Wednesday, August 11, 2010

The Putty of Youth Keeps Long at 23

My last night home I suffered from a severe case of insomnia, relishing my final moments with my family and the only night I got to sleep in my childhood bedroom. I pulled an old photo album from high school, looking at the smiling faces from school dances, grinning at the evidence failed cosmetology experiments I'd subjected myself to and the evolution of who I am today. Next to the photo albums was a short row of books collecting dust- books I'd been passed throughout the years but never took the time to crack open. It was nearly two in the morning, and I had a full morning preceding my flight back to San Francisco; a late start or grogginess was hardly how I planned to maximize my last day. Longing to be lulled to sleep by the delicate sedative of savory, lighthearted literature, I grasped Eat Pray Love and snuggled beneath my sheets, snapped on my reading lamp and cuddled between Tigger and some of my other plush childhood cronies.

A few pages in, I was astonished that no one had ever recommended I read this book with fervor. How did this book, which I had dismissed as another trite Nicholas Sparks easy, beach read, evade me? Where and how did I contrive this idea? Gilbert's memoir is so akin to all the free-spirited plots flapping about in my head right now, it is uncanny.
"It wasn't so much that I wanted to thoroughly explore the countries themselves; this has been done. It was more that I wanted to thoroughly explore one aspect of myself set against the backdrop of each country."
- Eat Pray Love by Elizabeth Gilbert
{{That. Is. Just. It.}}

As a writer, I'm always trying to find the exact movement of words to perfect the swing of a phrase, but this quote absolutely embodies exactly why I want to go on my South America backpacking trip: South America was just the stage for my monologue. There is a magnetism I feel pulling me to the continent for inexplicable reasons that I can try to rationalize with my fluency in Spanish, but when it comes down to it: I just want to go. The location, to be honest, is seemingly irrelevant to the reason.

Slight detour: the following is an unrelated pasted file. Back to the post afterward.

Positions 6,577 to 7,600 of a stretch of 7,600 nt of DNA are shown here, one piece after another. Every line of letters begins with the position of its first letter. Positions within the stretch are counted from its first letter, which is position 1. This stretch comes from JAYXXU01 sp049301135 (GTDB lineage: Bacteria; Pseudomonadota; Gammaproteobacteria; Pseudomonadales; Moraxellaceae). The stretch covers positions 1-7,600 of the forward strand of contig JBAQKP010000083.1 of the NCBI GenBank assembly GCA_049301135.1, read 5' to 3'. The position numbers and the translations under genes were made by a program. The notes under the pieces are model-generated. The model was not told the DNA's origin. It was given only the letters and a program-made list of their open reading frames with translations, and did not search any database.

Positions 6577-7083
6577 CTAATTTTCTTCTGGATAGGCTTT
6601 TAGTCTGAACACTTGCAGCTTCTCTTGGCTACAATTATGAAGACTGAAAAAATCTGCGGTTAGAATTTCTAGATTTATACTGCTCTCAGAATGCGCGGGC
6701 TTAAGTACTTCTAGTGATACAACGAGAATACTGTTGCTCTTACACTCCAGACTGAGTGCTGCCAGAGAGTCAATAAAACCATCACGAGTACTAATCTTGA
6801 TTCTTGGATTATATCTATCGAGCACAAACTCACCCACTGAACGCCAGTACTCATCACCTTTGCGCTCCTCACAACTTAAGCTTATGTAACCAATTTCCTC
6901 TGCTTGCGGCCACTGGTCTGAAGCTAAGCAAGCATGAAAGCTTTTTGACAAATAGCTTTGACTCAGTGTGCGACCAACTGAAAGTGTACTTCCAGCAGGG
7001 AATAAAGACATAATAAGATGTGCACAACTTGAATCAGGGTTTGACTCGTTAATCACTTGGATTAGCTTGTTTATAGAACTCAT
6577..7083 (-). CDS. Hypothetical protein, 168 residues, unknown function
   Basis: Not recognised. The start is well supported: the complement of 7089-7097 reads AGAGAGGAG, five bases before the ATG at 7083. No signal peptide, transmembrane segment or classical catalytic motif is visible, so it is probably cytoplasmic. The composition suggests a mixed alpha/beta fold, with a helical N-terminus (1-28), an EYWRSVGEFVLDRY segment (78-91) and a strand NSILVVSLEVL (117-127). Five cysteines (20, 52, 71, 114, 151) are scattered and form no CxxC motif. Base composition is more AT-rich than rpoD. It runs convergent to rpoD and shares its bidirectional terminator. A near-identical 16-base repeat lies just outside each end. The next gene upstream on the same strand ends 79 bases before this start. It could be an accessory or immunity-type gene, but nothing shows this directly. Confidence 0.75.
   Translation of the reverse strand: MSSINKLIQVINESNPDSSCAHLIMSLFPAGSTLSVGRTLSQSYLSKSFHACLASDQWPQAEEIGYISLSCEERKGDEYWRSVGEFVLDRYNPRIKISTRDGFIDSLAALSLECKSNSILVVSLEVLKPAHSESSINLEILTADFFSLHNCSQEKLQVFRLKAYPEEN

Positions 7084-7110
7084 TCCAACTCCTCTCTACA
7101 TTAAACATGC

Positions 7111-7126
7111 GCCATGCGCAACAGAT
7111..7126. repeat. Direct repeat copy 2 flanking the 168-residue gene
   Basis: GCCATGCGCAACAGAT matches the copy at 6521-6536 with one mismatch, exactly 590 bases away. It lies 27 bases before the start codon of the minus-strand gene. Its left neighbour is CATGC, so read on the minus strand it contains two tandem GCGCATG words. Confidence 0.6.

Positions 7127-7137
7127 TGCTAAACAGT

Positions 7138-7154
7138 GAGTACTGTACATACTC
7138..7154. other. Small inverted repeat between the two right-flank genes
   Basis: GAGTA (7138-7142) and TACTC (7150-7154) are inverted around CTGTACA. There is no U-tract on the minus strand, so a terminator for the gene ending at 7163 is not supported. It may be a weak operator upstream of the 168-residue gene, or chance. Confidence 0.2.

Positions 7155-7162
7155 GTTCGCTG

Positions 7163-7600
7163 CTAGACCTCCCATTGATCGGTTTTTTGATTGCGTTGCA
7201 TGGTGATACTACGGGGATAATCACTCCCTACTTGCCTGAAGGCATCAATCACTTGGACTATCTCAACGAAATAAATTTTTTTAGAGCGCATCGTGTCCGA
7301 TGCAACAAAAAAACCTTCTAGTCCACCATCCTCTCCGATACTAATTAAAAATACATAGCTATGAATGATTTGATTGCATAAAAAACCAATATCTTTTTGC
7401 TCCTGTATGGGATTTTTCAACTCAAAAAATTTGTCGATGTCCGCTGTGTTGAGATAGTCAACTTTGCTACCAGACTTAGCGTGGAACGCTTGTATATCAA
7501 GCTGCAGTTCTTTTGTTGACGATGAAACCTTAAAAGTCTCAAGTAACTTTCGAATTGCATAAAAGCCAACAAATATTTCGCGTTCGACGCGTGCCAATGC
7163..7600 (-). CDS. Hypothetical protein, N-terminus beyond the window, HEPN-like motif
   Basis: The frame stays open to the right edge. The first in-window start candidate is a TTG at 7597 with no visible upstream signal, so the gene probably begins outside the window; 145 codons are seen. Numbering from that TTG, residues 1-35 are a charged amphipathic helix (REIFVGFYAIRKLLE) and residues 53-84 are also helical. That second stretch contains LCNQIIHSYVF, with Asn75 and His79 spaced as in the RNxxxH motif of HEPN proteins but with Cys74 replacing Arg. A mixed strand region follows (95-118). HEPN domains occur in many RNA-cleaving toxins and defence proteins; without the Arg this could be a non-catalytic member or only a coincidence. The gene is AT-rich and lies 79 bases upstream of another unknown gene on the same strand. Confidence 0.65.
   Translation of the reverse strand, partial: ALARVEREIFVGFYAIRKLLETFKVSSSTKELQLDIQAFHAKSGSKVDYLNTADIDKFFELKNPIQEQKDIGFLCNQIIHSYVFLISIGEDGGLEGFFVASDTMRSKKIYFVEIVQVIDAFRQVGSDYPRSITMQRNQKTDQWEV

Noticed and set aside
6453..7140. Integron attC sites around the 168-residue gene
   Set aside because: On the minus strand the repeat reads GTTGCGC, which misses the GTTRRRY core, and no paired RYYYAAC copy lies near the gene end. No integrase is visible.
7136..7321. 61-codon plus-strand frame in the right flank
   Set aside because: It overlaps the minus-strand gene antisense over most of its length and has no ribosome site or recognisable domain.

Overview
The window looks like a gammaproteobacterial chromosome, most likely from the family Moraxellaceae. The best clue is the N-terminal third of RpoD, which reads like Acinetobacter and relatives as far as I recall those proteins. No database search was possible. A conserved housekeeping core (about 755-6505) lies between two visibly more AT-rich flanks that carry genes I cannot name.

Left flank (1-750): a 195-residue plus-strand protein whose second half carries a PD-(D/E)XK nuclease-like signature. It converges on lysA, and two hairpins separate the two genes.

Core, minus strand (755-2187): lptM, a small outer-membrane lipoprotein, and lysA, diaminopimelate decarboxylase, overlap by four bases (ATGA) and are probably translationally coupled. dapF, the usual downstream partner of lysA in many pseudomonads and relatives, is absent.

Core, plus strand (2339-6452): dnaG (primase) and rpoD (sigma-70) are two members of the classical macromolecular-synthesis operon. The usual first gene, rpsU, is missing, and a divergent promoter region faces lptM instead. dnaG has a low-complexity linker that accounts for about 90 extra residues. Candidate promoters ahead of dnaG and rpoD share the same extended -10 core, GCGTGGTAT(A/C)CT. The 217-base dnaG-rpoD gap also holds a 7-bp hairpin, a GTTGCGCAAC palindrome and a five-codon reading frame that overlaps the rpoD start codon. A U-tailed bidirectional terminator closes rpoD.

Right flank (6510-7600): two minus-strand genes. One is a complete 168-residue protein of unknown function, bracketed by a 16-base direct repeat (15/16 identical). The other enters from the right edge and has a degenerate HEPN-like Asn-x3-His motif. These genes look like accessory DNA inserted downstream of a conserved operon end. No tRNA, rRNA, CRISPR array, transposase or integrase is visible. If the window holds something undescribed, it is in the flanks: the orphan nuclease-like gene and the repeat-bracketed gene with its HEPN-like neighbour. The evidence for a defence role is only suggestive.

Was someone hiding this book from me? (Ahem, Mom?!) But, relax, Mom: although I'm inspired by her full year journey of introspective self discovery, I'm not buying any plane tickets or requesting a leave of absence just yet. Actually, quite the contrary: I'm pleased to realize that she had a full decade on me, had made some life mistakes and still found the way to make this trip happen. It doesn't have to happen right now. It gave me some reassurance that if I do settle for now, the window of opportunity to do this isn't absolute.

The impatience of willing all my dreams into immediate fruition I blame on two factors:

1. I am 23
I am 23

1. I am 23: My whole entire life has been subject to rapid technology changes, upgrades and the Internet. I've always needed something yesterday. Learning that life doesn't move at the speed of light (and that real time has additional set backs and road blocks) was not the transfer of information I had reckoned as my college graduation date encroached. I had predicted having to tune up my skills to perform at warp speed. Waiting wasn't what I had planned or been accustomed to.

2. I am 23: I am young and ambitious: a deadly combination. My haste isn't representative of a complete disconnect from reality, I just really believe in myself. I, historically, have gone after and achieved everything I've wanted because I've been dedicated, passionate and worked my tail off. I still am under the impression, despite some recent set backs, that this career thing is still putty that I can mold and sculpt, that my diligence and persistence will yield something.

But, thankfully, Gilbert has allotted me the piece of mind that I still have time. Even though my worst fear is regret, I do have some time before I have to start looking back forlorn for not capitalizing on the opportunity of youth.

I am {only} 23.

1 comment:

Ellen said...

Gilbert's journey was paid for by her publisher..ahem....